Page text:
Several years ago, Jose Pacheco was working in the men’s section of a Salt Lake City-area department store when a customer approached him.
Brother Pacheco was still a teenager, but he immediately recognized the elderly man with kind eyes — Elder Richard G. Scott. The young sales associate helped the apostle select a few white shirts. Then Elder Scott paid for his items, wished the young man well and went on his way.
To many observers, that brief interaction between the two might have seemed routine and forgettable. But for a Latino Latter-day Saint such as Brother Pacheco, interacting for a few moments with Elder Scott was a lifelong, even faith-affirming memory.
He and other Spanish-speaking members across the globe are mourning the Sept. 22 death of Elder Scott. Perhaps they loved him because they knew he loved them. He relished any opportunity to be among them.
Elder Scott’s well-established connection to Latin America and its people began more than a half-century ago when he accepted a mission call to Uruguay. While serving as a young man in South America, he learned to speak Spanish. That second language would serve him well for the rest of his life.
Spanish-speakers often say, with a wink, that their language “is the language of God.” Elder Scott may have agreed. Many Spanish-speakers say their testimonies were strengthened whenever they listened to the Idaho native share his witness of Christ in their own language. For many years, Elder Scott prerecorded a Spanish and a Portuguese version of his general conference talks so millions of members in the Church could hear his words of counsel delivered in his own voice.
Elder Scott knew well the opportunities afforded in learning a second language. At a 2002 Christmas devotional held in the Conference Center for Spanish-speaking members, he encouraged his audience to learn English. Someone who speaks both Spanish and English, he said, can enjoy economic, social and spiritual benefits. Even older men and women can learn a new language if they are patient and willing to make a few mistakes.
“It’s going to take time and effort,” he encouraged, “but you can do it.”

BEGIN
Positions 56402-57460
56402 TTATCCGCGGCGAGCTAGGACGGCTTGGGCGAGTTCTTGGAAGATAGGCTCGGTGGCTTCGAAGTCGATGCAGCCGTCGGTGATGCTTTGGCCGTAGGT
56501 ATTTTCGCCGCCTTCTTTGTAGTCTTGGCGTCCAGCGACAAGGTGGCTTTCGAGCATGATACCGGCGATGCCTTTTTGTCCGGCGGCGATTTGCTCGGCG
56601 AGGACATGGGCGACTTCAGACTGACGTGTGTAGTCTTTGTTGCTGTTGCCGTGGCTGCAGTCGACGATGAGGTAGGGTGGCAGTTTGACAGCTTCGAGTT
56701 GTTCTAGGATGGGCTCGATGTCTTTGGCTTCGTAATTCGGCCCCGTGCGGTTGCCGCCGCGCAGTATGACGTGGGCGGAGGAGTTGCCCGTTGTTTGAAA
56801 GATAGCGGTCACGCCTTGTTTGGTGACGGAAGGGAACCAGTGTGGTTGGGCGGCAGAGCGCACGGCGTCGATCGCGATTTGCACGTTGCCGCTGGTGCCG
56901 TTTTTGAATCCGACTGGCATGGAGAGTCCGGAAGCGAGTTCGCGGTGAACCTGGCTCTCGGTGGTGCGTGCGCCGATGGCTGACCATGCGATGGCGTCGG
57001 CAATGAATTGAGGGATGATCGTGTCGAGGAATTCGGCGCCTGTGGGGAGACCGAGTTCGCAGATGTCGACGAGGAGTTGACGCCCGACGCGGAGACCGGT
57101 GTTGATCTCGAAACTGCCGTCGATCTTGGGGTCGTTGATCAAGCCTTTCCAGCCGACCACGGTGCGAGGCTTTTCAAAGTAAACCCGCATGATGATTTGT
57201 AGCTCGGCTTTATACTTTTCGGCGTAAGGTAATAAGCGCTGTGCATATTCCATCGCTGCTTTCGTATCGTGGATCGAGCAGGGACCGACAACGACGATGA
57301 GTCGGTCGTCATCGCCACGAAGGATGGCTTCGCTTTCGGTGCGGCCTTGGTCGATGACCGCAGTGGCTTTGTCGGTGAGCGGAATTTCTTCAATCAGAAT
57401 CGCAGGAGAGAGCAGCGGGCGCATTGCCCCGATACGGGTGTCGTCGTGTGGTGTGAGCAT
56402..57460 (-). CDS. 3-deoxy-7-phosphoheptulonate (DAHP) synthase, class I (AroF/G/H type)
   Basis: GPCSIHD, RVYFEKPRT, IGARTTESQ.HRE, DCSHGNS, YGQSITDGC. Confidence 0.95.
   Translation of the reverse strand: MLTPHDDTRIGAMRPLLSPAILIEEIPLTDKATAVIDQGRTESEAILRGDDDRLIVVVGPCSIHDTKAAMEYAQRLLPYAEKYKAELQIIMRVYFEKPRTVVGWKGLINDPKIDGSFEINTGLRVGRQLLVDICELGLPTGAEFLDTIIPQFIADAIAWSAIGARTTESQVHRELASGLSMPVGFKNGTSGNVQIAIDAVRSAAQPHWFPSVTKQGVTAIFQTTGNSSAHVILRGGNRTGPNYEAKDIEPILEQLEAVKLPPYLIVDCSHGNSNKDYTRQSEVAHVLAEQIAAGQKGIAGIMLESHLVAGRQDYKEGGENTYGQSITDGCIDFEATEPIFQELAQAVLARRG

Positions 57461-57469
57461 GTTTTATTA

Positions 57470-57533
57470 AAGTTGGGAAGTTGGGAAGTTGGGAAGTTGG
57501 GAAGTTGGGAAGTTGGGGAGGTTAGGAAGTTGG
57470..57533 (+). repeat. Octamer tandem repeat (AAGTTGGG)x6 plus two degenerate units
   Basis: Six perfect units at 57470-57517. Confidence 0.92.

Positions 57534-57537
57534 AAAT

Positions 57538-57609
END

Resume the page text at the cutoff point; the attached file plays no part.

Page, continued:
Elder Scott’s family said his full-time mission to Uruguay forged an unshakable testimony. That witness was only fortified after his calling in 1965 to preside over the Argentina North Mission.
Elder D. Todd Christofferson of the Quorum of the Twelve Apostles was one of President Scott’s young missionaries. Young Elder Christofferson worked with his mission president for a time at the mission office in Cordoba.
Last May, Elder Christofferson returned to his mission headquarters to participate in the dedication of the Cordoba Argentina Temple. Elder Scott was not well and could not attend the dedication. But Elder Christofferson said his former mission president and fellow apostle was frequently in his thoughts.
“I don’t go anywhere, especially in Latin America, where he served for so long and in so many places — I don’t go anywhere there that I don’t see his footprints, where I don’t meet somebody who hasn’t been influenced by him in some way,” he added in a Church statement.
President Dieter F. Uchtdorf, second counselor in the First Presidency, presided at the Cordoba temple dedication. The spirit at the event, he said, “could not have been better — it felt like Elder Scott was here.”
Not long after becoming a General Authority in 1977, Elder Scott once again called Latin America home. He and his family lived in Mexico City while he served as Executive Administrator in Mexico and Central America.
Once again, he made lifelong friends and inspired and uplifted thousands in that region of the Church.
The Latter-day Saints in Latin America “have a desire to serve the Lord and obey His commandments,” he once said. “It’s very easy for anyone who works with them to have deep love and high regard for them.”